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Pianist and Cellist Have an Encounter With Chopin and Schumann

02.01.10
Emanuel Ax, Yo-Yo Ma
The New York Times

By Vivien Schweitzer

A duo recital for piano and cello is not the most obvious way to celebrate the Schumann and Chopin bicentennials, since both composers treated the cello as a relatively minor player. But at Carnegie Hall on Friday evening the cellist Yo-Yo Ma joined the pianist Emanuel Ax in the first of three recitals Mr. Ax is devoting to the two composers. It’s an indication of the continuing popularity of these performers, who are frequent collaborators, and of the Romantic repertory that the hall was packed, with audience members crowded onto both sides of the stage.

The shared birth year of Schumann and Chopin perhaps makes it inevitable that their anniversaries should be celebrated jointly. Although they are certainly very different composers who followed divergent paths, similarities abound: The music of each is full of whimsy and imagination, and their lives and careers were curtailed by fragility, Schumann’s mental and Chopin’s physical.

The program opened with Schumann’s Adagio and Allegro (Op. 70), originally written for horn. Mr. Ma spun out the melody of the tender first movement with eloquent phrasing before plunging into the fiery Allegro. Schumann’s Five Pieces in Folk Style (Op. 102), which followed, illuminate his penchant for small-scale forms and his fondness for contrasting dreaminess with vigorous outbursts.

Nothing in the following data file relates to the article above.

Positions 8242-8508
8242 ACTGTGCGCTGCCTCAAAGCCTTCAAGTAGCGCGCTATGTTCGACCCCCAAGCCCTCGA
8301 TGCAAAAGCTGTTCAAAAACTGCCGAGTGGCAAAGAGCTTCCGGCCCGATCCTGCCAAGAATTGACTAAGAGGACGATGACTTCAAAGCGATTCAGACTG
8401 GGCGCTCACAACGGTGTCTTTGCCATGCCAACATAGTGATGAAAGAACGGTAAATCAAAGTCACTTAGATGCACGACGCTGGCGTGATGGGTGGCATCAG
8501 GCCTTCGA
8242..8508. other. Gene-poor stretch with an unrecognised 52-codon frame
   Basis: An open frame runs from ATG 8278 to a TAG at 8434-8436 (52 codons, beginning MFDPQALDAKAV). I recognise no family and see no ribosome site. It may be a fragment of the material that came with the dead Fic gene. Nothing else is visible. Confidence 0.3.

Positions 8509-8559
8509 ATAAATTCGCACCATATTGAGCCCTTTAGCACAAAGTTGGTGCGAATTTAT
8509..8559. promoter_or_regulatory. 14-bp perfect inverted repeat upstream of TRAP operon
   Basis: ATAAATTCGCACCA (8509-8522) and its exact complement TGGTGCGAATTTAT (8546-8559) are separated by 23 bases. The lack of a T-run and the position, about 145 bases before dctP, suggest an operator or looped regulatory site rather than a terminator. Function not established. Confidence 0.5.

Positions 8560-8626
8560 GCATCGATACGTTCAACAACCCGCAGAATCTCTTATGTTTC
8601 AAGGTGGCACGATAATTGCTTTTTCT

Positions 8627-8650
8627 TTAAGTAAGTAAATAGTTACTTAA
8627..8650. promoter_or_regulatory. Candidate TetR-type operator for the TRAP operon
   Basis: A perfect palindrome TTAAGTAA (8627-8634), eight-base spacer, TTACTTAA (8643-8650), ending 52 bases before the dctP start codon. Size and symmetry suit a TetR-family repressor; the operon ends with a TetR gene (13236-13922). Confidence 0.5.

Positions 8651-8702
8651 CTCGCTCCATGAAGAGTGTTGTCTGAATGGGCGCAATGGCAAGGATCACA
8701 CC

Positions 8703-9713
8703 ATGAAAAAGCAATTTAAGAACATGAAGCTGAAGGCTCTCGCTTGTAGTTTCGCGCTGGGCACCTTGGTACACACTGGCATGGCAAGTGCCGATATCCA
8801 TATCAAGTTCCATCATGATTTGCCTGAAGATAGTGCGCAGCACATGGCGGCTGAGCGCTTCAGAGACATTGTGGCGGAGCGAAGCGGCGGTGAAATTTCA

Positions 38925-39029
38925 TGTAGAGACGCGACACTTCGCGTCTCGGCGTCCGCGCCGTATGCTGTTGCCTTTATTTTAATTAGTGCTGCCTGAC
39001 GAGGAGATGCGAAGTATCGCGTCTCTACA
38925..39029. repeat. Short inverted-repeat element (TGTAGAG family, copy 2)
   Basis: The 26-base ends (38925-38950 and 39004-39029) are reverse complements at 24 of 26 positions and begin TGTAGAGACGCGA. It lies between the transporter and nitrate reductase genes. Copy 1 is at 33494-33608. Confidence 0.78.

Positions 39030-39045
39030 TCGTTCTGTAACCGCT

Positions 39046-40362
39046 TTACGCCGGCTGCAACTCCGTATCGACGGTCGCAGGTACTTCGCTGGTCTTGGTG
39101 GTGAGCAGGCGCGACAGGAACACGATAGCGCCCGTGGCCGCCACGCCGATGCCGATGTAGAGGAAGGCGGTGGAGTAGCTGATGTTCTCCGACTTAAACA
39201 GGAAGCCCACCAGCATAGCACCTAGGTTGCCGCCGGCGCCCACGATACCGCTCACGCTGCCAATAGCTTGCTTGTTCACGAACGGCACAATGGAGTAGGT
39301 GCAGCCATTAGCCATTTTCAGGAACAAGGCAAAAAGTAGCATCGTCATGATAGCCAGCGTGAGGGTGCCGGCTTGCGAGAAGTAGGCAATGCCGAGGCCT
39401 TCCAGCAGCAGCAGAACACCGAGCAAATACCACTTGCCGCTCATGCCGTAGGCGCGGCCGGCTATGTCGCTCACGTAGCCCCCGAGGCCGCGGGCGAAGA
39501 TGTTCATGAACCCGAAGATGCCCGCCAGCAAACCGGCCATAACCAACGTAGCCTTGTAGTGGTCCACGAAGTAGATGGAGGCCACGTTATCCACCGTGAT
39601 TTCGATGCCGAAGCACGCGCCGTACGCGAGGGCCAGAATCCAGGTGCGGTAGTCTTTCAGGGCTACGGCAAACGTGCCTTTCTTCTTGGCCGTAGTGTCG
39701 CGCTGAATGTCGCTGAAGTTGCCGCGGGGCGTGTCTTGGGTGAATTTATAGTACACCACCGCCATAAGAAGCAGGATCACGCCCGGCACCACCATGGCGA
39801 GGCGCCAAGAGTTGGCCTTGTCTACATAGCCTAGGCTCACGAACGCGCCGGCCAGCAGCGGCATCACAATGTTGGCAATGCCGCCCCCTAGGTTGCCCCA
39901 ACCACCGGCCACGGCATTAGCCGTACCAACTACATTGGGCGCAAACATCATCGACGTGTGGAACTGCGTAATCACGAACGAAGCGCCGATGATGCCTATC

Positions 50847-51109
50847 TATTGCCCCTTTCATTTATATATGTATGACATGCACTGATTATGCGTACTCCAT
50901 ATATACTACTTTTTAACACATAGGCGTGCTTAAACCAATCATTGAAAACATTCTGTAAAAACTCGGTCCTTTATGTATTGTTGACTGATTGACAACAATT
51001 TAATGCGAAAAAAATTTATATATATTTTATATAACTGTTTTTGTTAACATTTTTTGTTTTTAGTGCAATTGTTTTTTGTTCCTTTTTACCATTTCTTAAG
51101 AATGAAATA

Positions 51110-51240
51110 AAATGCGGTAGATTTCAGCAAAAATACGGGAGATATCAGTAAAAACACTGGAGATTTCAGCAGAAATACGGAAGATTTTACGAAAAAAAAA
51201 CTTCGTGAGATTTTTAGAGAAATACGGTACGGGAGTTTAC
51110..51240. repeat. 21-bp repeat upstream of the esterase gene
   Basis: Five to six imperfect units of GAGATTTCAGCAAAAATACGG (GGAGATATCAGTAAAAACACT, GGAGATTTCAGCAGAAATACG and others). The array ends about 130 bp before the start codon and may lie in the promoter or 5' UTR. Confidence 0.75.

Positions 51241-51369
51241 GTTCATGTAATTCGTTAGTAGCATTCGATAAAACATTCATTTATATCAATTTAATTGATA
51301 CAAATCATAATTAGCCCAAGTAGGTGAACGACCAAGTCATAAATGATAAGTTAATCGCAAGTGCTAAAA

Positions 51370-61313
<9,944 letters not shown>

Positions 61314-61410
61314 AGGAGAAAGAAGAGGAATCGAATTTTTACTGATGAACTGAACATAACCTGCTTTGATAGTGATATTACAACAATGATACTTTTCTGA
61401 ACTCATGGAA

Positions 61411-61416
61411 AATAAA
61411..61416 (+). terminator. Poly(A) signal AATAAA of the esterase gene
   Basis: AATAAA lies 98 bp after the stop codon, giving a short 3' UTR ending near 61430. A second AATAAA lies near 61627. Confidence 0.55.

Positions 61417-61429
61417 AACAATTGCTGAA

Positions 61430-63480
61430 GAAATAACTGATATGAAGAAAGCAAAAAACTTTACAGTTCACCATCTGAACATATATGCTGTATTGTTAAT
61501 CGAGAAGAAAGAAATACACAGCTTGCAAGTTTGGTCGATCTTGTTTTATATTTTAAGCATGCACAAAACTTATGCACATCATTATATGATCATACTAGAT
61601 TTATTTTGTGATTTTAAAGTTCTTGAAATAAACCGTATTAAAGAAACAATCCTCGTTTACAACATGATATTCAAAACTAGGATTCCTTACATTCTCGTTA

Mr. Ma and Mr. Ax also performed the New York premiere of Peter Lieberson’s “Remembering Schumann,” which conveys the spirit of this Romantic composer in a contemporary voice. Mr. Lieberson, who writes that he has always loved Schumann while being “somewhat scared by how unhinged his music could be,” constructed this three-movement work on a variations form.

The cello unfolds with rhapsodic flair over oscillating piano chords in the first movement; the third is based on a signature motif that Schumann used in “Carnaval” and other works. Contrasting melodious interludes with agitated sections, the score aptly evokes its namesake, perhaps to a fault: except for a few piquant harmonies, Schumann’s voice overpowered Mr. Lieberson’s. Mr. Ax and Mr. Ma played it with obvious dedication.

Schumann was also represented by his Fantasiestücke (Op. 73), miniatures intended for amateurs and sometimes performed by violin or clarinet with piano.

Mr. Ax and Mr. Ma offered a spirited rendition of Chopin’s popular “Polonaise Brillante” in C, which the composer self-deprecatingly called “nothing but tinsel.” The program concluded with Chopin’s Cello Sonata in G minor, not a work that rates highly in comparison with his extraordinary output for solo piano. But Mr. Ax and Mr. Ma, equal and expressive partners throughout, offered an elegant rendition.